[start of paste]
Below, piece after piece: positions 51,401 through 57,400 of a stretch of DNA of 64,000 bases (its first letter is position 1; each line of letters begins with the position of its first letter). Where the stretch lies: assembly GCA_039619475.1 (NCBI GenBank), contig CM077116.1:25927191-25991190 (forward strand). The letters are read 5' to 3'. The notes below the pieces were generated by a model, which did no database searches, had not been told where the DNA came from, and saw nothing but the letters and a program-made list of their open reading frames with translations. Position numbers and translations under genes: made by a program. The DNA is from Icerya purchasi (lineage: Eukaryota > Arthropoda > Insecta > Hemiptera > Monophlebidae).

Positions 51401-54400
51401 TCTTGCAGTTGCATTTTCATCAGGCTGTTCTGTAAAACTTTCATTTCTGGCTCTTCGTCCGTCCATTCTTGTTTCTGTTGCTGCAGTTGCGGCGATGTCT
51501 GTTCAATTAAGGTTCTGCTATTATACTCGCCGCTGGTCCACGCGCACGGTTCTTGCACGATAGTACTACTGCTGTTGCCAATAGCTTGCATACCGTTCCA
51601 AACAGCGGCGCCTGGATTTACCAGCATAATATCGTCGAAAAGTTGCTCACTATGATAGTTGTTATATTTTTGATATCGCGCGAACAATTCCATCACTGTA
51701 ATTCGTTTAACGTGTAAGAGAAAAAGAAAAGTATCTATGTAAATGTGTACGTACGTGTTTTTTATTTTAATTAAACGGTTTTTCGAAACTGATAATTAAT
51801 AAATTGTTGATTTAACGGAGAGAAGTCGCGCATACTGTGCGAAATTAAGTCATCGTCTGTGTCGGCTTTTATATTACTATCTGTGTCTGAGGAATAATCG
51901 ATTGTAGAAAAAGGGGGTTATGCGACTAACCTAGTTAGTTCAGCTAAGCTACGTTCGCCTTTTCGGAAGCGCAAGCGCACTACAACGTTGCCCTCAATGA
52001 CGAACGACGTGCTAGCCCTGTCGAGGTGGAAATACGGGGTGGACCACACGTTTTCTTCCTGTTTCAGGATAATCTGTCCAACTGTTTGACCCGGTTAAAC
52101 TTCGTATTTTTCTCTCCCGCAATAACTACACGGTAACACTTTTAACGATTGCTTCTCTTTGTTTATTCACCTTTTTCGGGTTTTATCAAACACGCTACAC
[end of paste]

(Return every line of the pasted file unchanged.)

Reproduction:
Below, piece after piece: positions 51,401 through 57,400 of a stretch of DNA of 64,000 bases (its first letter is position 1; each line of letters begins with the position of its first letter). Where the stretch lies: assembly GCA_039619475.1 (NCBI GenBank), contig CM077116.1:25927191-25991190 (forward strand). The letters are read 5' to 3'. The notes below the pieces were generated by a model, which did no database searches, had not been told where the DNA came from, and saw nothing but the letters and a program-made list of their open reading frames with translations. Position numbers and translations under genes: made by a program. The DNA is from Icerya purchasi (lineage: Eukaryota > Arthropoda > Insecta > Hemiptera > Monophlebidae).

Positions 51401-54400
51401 TCTTGCAGTTGCATTTTCATCAGGCTGTTCTGTAAAACTTTCATTTCTGGCTCTTCGTCCGTCCATTCTTGTTTCTGTTGCTGCAGTTGCGGCGATGTCT
51501 GTTCAATTAAGGTTCTGCTATTATACTCGCCGCTGGTCCACGCGCACGGTTCTTGCACGATAGTACTACTGCTGTTGCCAATAGCTTGCATACCGTTCCA
51601 AACAGCGGCGCCTGGATTTACCAGCATAATATCGTCGAAAAGTTGCTCACTATGATAGTTGTTATATTTTTGATATCGCGCGAACAATTCCATCACTGTA
51701 ATTCGTTTAACGTGTAAGAGAAAAAGAAAAGTATCTATGTAAATGTGTACGTACGTGTTTTTTATTTTAATTAAACGGTTTTTCGAAACTGATAATTAAT
51801 AAATTGTTGATTTAACGGAGAGAAGTCGCGCATACTGTGCGAAATTAAGTCATCGTCTGTGTCGGCTTTTATATTACTATCTGTGTCTGAGGAATAATCG
51901 ATTGTAGAAAAAGGGGGTTATGCGACTAACCTAGTTAGTTCAGCTAAGCTACGTTCGCCTTTTCGGAAGCGCAAGCGCACTACAACGTTGCCCTCAATGA
52001 CGAACGACGTGCTAGCCCTGTCGAGGTGGAAATACGGGGTGGACCACACGTTTTCTTCCTGTTTCAGGATAATCTGTCCAACTGTTTGACCCGGTTAAAC
52101 TTCGTATTTTTCTCTCCCGCAATAACTACACGGTAACACTTTTAACGATTGCTTCTCTTTGTTTATTCACCTTTTTCGGGTTTTATCAAACACGCTACAC